A Game of Thrones feed on Periscope.
Twitter says it will look into suspending accounts found to be broadcasting copyrighted material on its new live-streaming service Periscope, but is not monitoring the streaming service itself.
This morning’s much anticipated Game of Thrones season five premiere saw dozens of live streams of the show made available on the app from across the world, with parent company Twitter saying it will act to shut them down if streams are reported to it by other users.
A spokesperson for Twitter pointed to its terms of service which state: “In appropriate circumstances, Periscope will also terminate a user’s account if the user is determined to be a repeat infringer.”
Feeds started to appear on Periscope for the premiere at 11am AEST
Australia leads the world in the pirating of Game of Thrones, accounting for 11.6 percent of the show’s downloads, although many of the Persicope feeds seen by Mumbrella originated from north and central America.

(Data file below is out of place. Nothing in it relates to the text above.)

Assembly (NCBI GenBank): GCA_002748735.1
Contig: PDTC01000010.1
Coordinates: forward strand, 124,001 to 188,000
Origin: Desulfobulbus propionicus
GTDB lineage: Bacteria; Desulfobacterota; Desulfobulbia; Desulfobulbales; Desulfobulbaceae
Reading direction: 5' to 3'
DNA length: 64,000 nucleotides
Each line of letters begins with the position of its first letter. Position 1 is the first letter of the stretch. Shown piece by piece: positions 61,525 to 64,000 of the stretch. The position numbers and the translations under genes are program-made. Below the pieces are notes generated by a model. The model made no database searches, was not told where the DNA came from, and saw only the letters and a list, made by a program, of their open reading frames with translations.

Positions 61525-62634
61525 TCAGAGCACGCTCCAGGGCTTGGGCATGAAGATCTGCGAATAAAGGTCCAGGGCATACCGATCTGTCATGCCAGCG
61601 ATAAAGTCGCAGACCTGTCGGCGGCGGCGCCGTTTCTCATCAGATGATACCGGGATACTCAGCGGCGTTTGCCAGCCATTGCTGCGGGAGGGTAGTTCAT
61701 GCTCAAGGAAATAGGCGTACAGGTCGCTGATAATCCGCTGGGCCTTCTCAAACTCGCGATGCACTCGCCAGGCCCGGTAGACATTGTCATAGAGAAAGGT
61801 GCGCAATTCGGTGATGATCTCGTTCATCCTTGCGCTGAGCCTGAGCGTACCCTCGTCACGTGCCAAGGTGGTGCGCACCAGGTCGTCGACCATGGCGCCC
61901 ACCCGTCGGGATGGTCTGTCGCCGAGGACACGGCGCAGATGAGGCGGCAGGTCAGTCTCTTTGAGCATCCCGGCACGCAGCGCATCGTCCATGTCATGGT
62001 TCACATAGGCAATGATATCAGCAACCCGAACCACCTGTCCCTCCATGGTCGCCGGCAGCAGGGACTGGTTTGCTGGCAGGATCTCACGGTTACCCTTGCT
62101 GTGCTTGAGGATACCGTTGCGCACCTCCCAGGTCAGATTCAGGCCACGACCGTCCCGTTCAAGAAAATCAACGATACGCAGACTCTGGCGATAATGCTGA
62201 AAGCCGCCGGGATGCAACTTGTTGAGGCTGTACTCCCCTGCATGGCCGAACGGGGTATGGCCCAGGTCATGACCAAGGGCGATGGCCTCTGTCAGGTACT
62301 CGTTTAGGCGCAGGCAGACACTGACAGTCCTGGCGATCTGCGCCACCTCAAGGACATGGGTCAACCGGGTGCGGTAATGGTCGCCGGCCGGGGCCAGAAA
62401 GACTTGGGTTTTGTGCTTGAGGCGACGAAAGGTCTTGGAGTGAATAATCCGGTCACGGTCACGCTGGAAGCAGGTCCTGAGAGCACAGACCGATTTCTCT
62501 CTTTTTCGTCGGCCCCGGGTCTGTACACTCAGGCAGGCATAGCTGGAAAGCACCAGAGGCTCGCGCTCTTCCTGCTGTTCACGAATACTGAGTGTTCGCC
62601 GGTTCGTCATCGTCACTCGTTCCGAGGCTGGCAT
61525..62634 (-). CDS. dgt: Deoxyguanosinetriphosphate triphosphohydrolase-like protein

Whilst the feeds seen this morning by Mumbrella were poor quality, with one user quipping they were “waiting for the torrent”, the new channel for pirating content will increasingly become a concern for copyright holders as the technology improves.
Internet piracy and copyright are in the spotlight given last week’s Federal Court decision to force internet service providers (ISPs) to reveal the identities of customers who downloaded and shared the film Dallas Buyers Club for free from torrent sites.
Yesterday, four episodes of the new season of Game of Thrones’s were leaked online, sending many avid viewers into a downloading frenzy.
Periscope’s terms of service state that the site reserves “the right to remove Content alleged to be infringing without prior notice and at our sole discretion”.
A screenshot from Periscope.